A new technology announced today by a Canadian company could have a “disruptive” effect on the energy efficiency sector by reducing fluorescent light bulb energy consumption by 30 percent, or more, for a fraction of the cost and hassle of other methods.
If fluorescent bulb technology doesn’t sound that exciting, consider this: fluorescent lights are used in 80-85 percent of commercial and industrial buildings; a 30 percent reduction in consumption from those lights could mean gigawatts of reduced demand, and by extension massive reductions in greenhouse gas emissions.
The technology, called LumiSmart from Cavet Technologies, is a shoe-box sized device that “compresses” the electrical current for lighting, similar to the way mp3s or jpegs compress audio and visual data. The $2,000 box can be installed in minutes at a building’s circuit breaker, and can reduce lighting bills by the same amount as building-wide energy retrofits costing tens or hundreds of thousands of dollars more, according to both the company, and outside experts.
Dallas Kachan, managing partner of Kachan & Co., a clean technology research firm, said “we believe it is a potentially disruptive technology.” The firm spoke with more than 35 companies and organizations in the lighting and cleantech space about LumiSmart. “We were impressed with what we heard,” said Kachan.
Like an MP3, sort of
The device uses two different tricks to reduce energy consumption. First, it removes parts of the light spectrum we don’t see, similar to the way digital compression shrinks audio files without a noticeable difference.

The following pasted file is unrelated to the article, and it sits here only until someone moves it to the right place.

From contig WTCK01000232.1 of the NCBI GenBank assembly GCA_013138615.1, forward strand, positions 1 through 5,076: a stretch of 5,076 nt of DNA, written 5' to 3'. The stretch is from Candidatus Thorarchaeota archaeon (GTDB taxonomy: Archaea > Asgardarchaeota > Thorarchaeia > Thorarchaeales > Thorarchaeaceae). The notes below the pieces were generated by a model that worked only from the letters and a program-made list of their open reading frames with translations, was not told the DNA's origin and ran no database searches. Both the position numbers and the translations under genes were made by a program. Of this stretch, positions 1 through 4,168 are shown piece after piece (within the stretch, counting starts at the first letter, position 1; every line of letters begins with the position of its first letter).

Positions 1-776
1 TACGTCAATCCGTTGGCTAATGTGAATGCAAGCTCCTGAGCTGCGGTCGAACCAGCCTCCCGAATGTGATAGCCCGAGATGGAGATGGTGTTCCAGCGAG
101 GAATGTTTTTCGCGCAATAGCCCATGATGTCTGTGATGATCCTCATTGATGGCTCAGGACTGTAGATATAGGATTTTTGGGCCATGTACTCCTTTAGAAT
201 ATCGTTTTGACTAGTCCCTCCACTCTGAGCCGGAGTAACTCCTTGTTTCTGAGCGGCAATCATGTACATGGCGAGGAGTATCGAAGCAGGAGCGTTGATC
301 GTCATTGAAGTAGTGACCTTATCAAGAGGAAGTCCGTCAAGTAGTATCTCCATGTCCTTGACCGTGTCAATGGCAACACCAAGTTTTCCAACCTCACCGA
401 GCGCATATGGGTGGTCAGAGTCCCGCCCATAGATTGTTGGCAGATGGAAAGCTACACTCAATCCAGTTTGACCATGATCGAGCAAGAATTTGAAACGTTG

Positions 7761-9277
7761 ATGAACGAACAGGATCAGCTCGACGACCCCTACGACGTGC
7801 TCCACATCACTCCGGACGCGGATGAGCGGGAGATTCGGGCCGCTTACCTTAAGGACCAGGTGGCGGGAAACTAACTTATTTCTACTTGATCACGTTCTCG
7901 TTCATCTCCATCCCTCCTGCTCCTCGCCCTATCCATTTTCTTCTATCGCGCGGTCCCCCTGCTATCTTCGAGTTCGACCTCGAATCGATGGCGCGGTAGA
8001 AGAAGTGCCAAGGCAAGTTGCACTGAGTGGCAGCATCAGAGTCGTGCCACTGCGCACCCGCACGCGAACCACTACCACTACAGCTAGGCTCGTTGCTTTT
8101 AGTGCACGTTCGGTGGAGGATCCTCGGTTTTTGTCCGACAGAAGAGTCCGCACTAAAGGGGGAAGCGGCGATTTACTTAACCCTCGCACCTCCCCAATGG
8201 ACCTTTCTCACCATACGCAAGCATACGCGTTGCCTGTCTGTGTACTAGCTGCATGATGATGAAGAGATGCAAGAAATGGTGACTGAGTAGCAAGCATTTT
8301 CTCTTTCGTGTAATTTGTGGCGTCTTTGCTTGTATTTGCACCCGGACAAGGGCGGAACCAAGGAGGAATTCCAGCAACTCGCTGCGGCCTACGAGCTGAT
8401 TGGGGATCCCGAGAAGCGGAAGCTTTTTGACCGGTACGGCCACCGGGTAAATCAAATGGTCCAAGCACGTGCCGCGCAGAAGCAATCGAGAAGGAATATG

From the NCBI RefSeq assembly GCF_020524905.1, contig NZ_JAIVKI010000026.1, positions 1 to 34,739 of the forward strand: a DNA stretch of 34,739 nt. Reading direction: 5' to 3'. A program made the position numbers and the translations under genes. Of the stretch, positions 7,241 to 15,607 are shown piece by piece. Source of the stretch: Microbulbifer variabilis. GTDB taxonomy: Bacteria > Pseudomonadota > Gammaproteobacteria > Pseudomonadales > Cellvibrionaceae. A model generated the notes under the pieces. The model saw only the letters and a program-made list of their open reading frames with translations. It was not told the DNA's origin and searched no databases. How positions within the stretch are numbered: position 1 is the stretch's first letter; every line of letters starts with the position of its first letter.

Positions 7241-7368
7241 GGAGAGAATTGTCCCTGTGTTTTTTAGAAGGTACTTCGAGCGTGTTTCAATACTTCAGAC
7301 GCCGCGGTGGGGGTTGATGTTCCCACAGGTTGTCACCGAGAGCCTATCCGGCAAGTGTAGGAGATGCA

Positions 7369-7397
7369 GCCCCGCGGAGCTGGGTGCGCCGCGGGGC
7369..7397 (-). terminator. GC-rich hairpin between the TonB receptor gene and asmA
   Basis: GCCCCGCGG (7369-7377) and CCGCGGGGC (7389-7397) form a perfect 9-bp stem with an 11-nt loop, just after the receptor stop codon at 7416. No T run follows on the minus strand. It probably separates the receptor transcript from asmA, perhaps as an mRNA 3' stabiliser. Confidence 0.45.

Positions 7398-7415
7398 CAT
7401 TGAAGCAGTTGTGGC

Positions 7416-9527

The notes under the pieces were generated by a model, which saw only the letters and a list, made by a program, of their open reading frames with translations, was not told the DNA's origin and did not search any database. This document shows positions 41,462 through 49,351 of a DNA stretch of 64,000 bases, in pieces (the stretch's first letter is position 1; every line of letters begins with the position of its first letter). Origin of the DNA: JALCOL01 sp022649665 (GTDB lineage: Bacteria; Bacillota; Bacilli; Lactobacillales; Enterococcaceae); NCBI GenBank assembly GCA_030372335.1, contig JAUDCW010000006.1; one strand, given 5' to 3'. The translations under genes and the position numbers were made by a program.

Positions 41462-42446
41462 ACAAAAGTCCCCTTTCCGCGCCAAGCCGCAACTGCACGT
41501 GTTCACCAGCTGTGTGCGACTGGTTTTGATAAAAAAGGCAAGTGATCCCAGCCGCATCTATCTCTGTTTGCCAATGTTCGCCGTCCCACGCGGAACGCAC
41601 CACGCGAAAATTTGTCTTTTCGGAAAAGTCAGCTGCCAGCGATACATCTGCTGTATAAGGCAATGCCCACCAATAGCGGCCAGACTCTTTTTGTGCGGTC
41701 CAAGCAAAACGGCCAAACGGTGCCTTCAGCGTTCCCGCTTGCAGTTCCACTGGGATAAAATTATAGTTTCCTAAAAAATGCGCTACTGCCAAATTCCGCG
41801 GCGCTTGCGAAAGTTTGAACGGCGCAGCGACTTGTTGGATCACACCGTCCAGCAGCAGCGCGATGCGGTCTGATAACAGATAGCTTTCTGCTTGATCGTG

As you may remember from grade school, visible light is only a small part of the spectrum of light. But fluorescent bulbs generate the full spectrum; coating on the bulbs blocks out ultraviolet and other parts of the spectrum we can’t see (UV “black lights” are just fluorescent bulbs with that coating removed).
The LumiSmart box shapes the sine wave of the electricity going to the light bulbs, reducing the invisible spectrum 30 percent. The box also reduces the light we do see by about 10 percent. But, similar to the audio in digital music, because of the way our eyes work, a 10 percent reduction in brightness is not noticeable, according to Cavet CEO Albert Behr.
The other way the LumiSmart reduces electrical consumption is by pulsing the electricity going to light bulbs. This works because fluorescent bulbs have a ballast at one end that works like a very short-lived battery with a charge time measured in milliseconds. The LumiSmart rapidly stutters the electricity going to the bulbs, allowing the ballasts to discharge and then be refilled again before the bulb can go out.
The technology was first patented in 1995, and was invented by Vito Rinaldi, who once worked on the Star Wars project for the Pentagon, according to Behr. “Walking into his office is like walking into Doc Emmett Brown’s office in Back to the Future,” he notes.